Samsung is re-evaluating its plans to build the largest OLED display factory in the world, The Bell reported earlier this week, citing sources close to the South Korean tech giant. The ambitious A5 plant that would be twice the size of Samsung's A2 and A3 factories combined would set the company back approximately $1.75 billion in construction costs alone, whereas another $14 billion would be invested in related equipment over the first three years following its creation, according to previous reports. The Seoul-based company is now said to be second-guessing the idea after unspecified data showed the global demand for smartphones isn't on a particularly strong upswing, which a number of industry trackers recently confirmed. The A5 factory would be primarily intended to manufacture small and medium-sized display panels for contemporary handsets and tablets, with its viability thus being reliant on a steady increase in smartphone shipments on an international level.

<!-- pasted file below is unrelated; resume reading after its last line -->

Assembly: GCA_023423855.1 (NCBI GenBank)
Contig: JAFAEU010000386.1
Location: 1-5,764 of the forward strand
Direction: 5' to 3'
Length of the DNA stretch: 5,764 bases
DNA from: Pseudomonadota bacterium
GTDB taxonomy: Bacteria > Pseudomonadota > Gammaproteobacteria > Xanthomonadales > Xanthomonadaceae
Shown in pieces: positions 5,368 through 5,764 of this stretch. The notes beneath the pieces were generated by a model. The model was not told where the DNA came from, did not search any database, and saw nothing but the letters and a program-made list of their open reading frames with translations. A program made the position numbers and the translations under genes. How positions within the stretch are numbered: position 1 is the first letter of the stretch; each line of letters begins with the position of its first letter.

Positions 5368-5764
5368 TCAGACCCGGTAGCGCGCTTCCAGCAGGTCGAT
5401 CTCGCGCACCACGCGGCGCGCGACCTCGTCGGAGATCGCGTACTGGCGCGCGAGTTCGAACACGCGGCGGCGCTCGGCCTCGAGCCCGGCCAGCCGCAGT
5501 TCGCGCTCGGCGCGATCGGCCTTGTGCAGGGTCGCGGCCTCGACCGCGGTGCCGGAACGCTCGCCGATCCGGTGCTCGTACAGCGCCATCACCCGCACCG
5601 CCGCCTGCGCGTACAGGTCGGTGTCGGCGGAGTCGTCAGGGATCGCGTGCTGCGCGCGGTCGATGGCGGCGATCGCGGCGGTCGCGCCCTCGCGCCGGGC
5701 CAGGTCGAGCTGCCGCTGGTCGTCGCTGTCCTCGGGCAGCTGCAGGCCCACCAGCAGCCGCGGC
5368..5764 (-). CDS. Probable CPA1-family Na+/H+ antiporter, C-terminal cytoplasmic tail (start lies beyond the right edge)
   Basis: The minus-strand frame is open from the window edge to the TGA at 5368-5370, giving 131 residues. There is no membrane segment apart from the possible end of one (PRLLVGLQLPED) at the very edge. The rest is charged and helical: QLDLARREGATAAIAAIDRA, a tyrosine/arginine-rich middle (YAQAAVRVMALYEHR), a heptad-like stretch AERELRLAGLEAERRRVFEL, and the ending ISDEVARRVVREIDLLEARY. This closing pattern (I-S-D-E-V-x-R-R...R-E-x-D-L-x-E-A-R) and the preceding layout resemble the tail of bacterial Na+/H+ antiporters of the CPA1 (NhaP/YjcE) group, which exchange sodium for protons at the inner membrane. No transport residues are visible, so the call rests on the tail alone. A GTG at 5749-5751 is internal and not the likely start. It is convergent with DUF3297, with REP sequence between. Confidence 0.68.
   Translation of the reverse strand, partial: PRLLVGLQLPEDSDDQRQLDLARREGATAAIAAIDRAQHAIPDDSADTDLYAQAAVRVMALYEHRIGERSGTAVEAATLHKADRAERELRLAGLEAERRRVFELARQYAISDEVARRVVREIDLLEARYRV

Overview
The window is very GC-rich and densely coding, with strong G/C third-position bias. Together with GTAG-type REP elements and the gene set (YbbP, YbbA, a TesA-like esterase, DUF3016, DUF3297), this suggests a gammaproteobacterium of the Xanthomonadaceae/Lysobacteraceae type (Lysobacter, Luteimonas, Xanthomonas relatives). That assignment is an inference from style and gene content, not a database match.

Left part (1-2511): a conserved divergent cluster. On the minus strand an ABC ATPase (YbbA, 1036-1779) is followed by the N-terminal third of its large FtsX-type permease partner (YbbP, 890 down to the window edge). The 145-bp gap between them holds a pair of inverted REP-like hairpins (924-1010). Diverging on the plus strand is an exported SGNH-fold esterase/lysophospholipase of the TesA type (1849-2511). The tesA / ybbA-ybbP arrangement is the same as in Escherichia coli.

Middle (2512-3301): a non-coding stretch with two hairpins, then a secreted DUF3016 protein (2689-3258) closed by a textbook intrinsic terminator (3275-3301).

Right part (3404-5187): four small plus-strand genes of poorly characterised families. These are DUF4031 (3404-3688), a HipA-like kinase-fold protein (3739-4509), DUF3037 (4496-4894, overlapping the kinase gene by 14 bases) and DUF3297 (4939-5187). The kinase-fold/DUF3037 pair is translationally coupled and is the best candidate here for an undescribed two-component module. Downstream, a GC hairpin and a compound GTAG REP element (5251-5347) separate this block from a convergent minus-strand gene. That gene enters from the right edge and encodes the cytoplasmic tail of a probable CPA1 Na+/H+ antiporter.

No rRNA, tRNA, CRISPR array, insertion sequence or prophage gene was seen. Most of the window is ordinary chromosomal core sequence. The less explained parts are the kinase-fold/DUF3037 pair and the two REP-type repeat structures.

Samsung is presently dominating the mobile OLED market but is expected to face stiffer competition from numerous Chinese companies in the next several years. Coupled with a weaker demand for handsets, the firm may take a long time to make a return on its multi-billion investment, provided it manages to do so at all. Both LG and a number of Japanese companies are also expected to ramp up their OLED manufacturing operations in the near future, additionally challenging Samsung. The company is now understood to be reviewing the project from square one, recalculating all of its potential benefits and risks. It's currently unclear how long will Samsung take to reach a final decision on the matter.
Should Samsung greenlight the investment in the near future, such a move would be by far the largest financial commitment the firm made in its current, leaderless state; Samsung Group Chairman Lee Kun-hee has reportedly been in a comatose state following a heart attack in 2014 and hasn't been seen publicly since then, whereas his son and Vice Chairman Lee Jae-yong (Jay Y. Lee) spent half of 2017 under arrest on the charges of corruption, bribery, and embezzlement, having been sentenced on those counts to five years in prison last August. While Mr. Lee is presently in the process of appealing his sentence, the lack of firm leadership at the company is understood to be reflecting on its willingness to make significant investments, and that situation is unlikely to improve after the longest-serving of the three CEOs of its flagship unit Samsung Electronics leaves in March, having resigned late last year, citing an "unprecedented crisis."